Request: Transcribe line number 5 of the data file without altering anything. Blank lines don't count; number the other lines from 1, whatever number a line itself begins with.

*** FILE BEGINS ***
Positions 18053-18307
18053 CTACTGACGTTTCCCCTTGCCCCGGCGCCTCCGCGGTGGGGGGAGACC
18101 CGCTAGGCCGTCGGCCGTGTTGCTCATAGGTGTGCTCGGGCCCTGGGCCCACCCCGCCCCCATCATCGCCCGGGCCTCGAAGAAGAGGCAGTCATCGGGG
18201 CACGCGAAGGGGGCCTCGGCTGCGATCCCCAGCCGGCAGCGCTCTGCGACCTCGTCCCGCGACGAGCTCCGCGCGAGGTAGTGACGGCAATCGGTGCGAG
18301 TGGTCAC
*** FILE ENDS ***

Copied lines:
18301 TGGTCAC